Like most Americans, you probably buy or give by mail occasionally. You order from catalogues, you respond to credit card promotions, and once in a while you open mail appeals from organizations that look interesting and you send donations. In addition, you give regularly to organizations that keep in touch with you primarily by mail. You read their newsletters and respond to their solicitations. If you are this type of American, you receive, on average, more than 1,200 pieces of bulk mail every year, most of them unsolicited and thrown away unread.
If you are the most common type of small nonprofit, you are wondering how to get or keep donors by mail, and because of the competition, you are close to despair. Community-based organizations, in particular, struggle to pay for postcard mailings, while solicitations from huge, national nonprofits arrive in the form of multi-part, full-color, oversized mailings. But there are several simple things you can do to get people to open, read, and respond to your mail, no matter how much other mail they get, no matter how small your budget.
First, focus on what kind of mail people open, not on how much mail they get. Then, make your appeal look like something they would open. Remember that people who get a lot of mail get it because they are givers-they are going to give money to some organizations that approach them by mail. Why not yours? Community groups have an advantage in some ways, even, because they are local and can make mailings more personal, which is the key to getting good responses.
People always or almost always open certain categories of mail. First, they open all personal mail. They also open bills and official looking documents, like tax refunds or drivers license renewals. They often open mail from organizations they already support. The most important thing to keep in mind here is that people decide whether or not to open a letter based on the outside envelope. This is where the bulk of your attention should be focused as you design your letter.
They also have certain feelings about the mail they open. Generally, they are enthusiastic about opening personal mail, but they certainly don’t feel that way about their bills. They are happy to open a letter with a check, or something else of value.
Which of the above can your organization imitate easily? Obviously the answer is “personal mail.” The secret of doing well by mail is to buckle down and spend the time personalizing your mail appeals. Here, then, are some tips on how to make your envelopes look as if they contain personal letters. The methods you choose to accomplish this depend on how much volunteer help you have and whether this is the best use of volunteer time, how many pieces you are actually sending, and your goal for the mailing.
The best way to make a mail appeal look as if it came by first class mail is to hand-write the address. If you have an appeal going to fewer than 2,000 names, this is not too arduous a task. “Hand addressing” parties can be fun, with three or four people working for a two or three hours until the job is done.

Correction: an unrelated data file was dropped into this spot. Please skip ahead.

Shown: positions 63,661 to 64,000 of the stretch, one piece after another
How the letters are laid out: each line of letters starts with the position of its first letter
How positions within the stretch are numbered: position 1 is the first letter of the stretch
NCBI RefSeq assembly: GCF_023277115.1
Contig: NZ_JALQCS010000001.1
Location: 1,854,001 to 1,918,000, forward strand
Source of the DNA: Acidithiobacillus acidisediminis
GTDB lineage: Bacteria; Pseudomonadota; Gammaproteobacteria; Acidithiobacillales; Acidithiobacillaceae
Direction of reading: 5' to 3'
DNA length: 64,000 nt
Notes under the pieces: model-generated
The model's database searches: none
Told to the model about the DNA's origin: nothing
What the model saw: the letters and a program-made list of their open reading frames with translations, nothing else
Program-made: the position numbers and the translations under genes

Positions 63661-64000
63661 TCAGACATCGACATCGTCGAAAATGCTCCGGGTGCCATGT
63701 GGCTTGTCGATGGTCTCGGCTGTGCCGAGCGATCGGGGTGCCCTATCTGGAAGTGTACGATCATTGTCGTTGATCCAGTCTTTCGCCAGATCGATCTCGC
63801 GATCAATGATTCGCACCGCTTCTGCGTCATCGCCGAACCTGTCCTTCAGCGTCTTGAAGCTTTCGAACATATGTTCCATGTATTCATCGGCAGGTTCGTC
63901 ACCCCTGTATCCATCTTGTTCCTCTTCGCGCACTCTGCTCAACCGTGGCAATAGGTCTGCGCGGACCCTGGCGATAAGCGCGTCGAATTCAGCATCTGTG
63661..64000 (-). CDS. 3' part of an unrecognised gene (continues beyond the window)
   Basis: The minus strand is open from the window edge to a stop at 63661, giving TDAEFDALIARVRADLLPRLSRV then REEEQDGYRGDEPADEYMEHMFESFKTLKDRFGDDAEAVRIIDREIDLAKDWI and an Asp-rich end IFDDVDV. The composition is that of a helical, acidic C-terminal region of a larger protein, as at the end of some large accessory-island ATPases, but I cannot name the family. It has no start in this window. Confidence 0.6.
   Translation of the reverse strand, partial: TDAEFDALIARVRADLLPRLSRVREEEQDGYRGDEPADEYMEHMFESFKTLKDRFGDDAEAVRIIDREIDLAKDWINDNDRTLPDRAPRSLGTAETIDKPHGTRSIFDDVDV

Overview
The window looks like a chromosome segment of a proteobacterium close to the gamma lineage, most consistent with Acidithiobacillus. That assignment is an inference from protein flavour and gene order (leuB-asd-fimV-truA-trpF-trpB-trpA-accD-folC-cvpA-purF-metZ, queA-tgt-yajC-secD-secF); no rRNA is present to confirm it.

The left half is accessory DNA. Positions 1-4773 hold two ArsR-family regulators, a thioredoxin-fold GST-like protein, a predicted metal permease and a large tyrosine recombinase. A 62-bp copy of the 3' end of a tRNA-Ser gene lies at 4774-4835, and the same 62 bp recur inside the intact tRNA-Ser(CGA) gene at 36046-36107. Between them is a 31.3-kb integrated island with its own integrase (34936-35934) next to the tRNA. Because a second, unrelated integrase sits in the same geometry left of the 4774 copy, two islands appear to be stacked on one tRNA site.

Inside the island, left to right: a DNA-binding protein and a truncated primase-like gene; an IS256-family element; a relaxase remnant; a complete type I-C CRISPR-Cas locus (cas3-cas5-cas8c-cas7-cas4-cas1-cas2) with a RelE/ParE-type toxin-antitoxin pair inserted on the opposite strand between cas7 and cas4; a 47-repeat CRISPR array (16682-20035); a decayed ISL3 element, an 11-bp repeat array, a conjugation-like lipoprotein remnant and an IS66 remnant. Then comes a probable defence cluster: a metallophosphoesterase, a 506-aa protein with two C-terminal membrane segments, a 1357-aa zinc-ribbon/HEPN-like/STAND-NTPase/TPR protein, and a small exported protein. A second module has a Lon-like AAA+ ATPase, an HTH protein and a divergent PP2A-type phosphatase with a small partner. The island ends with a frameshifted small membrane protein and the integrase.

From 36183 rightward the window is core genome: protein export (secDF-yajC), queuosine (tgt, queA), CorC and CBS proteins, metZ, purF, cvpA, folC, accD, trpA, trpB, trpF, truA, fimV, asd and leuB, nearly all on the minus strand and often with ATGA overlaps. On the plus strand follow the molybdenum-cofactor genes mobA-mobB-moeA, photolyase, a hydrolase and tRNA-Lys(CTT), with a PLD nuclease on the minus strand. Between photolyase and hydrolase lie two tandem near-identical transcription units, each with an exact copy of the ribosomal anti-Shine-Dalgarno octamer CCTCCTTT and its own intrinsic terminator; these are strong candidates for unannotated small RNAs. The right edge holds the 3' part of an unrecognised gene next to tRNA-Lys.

In addition to or instead of writing or typing the address, you can use a pre-canceled bulk-mail stamp in place of the more common postal indicia. These stamps may be purchased at the post office where you send your bulk mail. The rules for sorting and handling the mail are the same as for any other bulk mailing. For mailings of under 2000 pieces, you may wish to weigh the cost of using a first class stamp against the increase in returns. If you can get your percent of response up 3-4 percent, first class postage may make sense. If you do use first class postage, buy big bright commemorative stamps.
Once you are satisfied that you have figured out a way to get people to open your envelope, you may wish to personalize your letter. Many groups try to do this by merging their mailing list with their letters. This takes a lot of time and does not seem personal to the receiver. Many organizations have had far better results by writing short personal notes on the top of form letters. One organization increased its renewal rate from 60 to 75 percent on a donor list of 5,000 names by having board members write short notes on the top of a preprinted form letter. Where possible, board members wrote to people they knew, but many of the donors, on a list that size, were unknown to board or staff. On those letters, board members would simply say, “You past support has meant a lot to us-I hope you can renew this year.” Or, “Although we don’t know each other, we both care about Good Group. I hope you can renew your generous donation this year.” As board members tired, their notes were briefer: “Hope to hear from you” or “Thanks for your support.” It did not seem to matter what they wrote, as much as that they had taken the time to write something.
The world is an increasingly impersonal place. People can now go from the grocery store to the bank to the gas station, conduct business in all three places, and never speak to an actual person. There are many pseudo personal ads and letters, with the prospect’s name entered every few lines. But a truly genuine handwritten note from one person to another is very rare. In fundraising, it is worth the effort.